Halloween is easy -- some cobwebs, fake spiders and skulls, maybe some faux specimen jars and dry ice. You get to go hog wild, you can be as tacky as you want, and everyone will love it all the more.
But when it’s all over and time to tone down the decor ... well, those pumpkins just aren’t going to last. But here’s what will last:
You’ve seen them -- they were probably even for sale at the pumpkin patch. But you can also find them in your regular old supermarket. Dried gourds are often available, too, and if you can’t find them at the store or farmers' market, they are always online.
Most fresh gourds will keep for several weeks or even longer. Coating them with clear polyurethane may help them keep even longer. Dried gourds will last forever, cared for properly. And they are ideal for all kinds of decor, both inside and out:
Topiary -- You can keep these natural or paint them -- with all the brightly colored gourds out there, I prefer the natural. Use a large flower pot or urn; just use filler like packing peanuts or newspaper to fill the pot almost to the top. Spread Spanish moss or even regular green moss around the top. Using gourds that get progressively smaller and stack them on top of the urn. You may need to break out the hot glue gun if you have off-balance gourds.
Gilded -- This look is inspired by the mercury glass look that has been all over the designer home stores. You can push it a bit further by branching out into other metals, like copper or gold, depending on your decorating scheme. The easiest way to achieve this look is with metallic spray paint. Coat it with a high-gloss sealant to make it super shiny. You can also purchase metallic leafing kits at craft stores.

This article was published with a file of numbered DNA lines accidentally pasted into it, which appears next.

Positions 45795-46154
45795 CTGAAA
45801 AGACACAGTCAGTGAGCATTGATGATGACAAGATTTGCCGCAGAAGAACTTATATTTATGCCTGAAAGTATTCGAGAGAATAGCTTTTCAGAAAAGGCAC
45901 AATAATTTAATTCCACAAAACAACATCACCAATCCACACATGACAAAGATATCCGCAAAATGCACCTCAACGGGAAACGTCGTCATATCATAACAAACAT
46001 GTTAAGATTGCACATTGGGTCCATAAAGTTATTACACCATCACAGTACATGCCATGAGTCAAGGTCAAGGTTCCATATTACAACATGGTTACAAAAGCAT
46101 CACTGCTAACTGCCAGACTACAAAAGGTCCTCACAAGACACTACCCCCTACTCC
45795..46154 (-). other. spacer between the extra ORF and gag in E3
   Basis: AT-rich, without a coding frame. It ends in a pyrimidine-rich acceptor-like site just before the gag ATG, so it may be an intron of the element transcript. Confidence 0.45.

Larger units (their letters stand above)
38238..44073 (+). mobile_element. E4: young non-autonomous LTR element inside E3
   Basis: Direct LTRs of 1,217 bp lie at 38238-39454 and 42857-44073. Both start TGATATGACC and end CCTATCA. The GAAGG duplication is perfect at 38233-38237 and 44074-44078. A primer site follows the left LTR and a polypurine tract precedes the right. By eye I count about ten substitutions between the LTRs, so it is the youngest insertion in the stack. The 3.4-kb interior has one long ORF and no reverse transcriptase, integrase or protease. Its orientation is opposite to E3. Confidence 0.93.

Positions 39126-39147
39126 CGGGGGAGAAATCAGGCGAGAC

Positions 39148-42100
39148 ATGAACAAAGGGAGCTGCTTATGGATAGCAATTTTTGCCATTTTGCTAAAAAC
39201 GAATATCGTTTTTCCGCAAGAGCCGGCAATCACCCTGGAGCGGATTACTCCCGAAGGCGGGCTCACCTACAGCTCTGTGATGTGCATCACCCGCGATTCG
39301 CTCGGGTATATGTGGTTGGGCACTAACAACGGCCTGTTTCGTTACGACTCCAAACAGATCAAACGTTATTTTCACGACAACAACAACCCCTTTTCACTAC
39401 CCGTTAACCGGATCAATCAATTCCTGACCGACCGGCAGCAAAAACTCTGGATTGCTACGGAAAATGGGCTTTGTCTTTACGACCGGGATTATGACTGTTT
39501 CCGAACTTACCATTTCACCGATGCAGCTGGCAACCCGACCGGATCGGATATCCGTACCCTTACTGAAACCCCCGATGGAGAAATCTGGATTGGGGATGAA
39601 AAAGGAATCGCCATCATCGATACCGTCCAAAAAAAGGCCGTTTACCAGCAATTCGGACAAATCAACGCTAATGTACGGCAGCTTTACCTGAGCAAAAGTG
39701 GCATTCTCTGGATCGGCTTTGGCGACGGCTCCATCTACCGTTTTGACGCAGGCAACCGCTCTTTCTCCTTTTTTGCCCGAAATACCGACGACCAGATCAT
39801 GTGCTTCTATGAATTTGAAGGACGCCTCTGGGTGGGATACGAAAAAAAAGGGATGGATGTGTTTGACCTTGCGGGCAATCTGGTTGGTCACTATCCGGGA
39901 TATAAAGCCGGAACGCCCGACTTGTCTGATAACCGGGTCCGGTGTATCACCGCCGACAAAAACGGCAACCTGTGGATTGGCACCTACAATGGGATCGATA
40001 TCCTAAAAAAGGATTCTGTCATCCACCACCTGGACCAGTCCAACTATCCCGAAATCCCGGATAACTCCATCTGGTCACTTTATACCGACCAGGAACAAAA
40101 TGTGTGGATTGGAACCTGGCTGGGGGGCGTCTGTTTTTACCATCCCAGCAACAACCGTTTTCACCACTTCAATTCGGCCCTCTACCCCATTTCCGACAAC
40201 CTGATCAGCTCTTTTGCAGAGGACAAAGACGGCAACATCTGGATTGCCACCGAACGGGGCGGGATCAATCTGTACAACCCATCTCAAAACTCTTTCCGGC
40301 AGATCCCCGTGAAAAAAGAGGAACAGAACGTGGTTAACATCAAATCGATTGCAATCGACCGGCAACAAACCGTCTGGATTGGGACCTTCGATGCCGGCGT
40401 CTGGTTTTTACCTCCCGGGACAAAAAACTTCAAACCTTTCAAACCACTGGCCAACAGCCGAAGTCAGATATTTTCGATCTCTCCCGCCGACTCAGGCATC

Painted -- Gourds are a very traditional type of decor, but you can create a surprising juxtaposition in styles by painting them with high-gloss paint and modern, pop-art designs. A grouping of gourds painted in contrasting colors will catch everyone’s eye. Or line them up down the center of your dining table for an instantly colorful centerpiece.
Candleholders -- Gourds are perfect for holding votives and tapers alike. If you are using fresh gourds, you will need the right size paddle bit for the hole you are drilling. Taper holders usually only need a 1/2” bit or so. For tapers, drill in nearly an inch, then clean out the pulp. Votives will require deeper drilling. You can either drop in a votive or, if you desire, pick up the supplies at a craft store and use the gourds as a candle mold.
Planters -- Use dried gourds if possible. Use a small saw or Dremel tool to cut the “lid” off the gourds in whichever shape you fancy. Seal the gourd inside and out with a waterproof sealant to prevent mold. Add a bit of soil and a decorative plant -- small succulents are especially pretty, but you could use decorative grasses or even an orchid.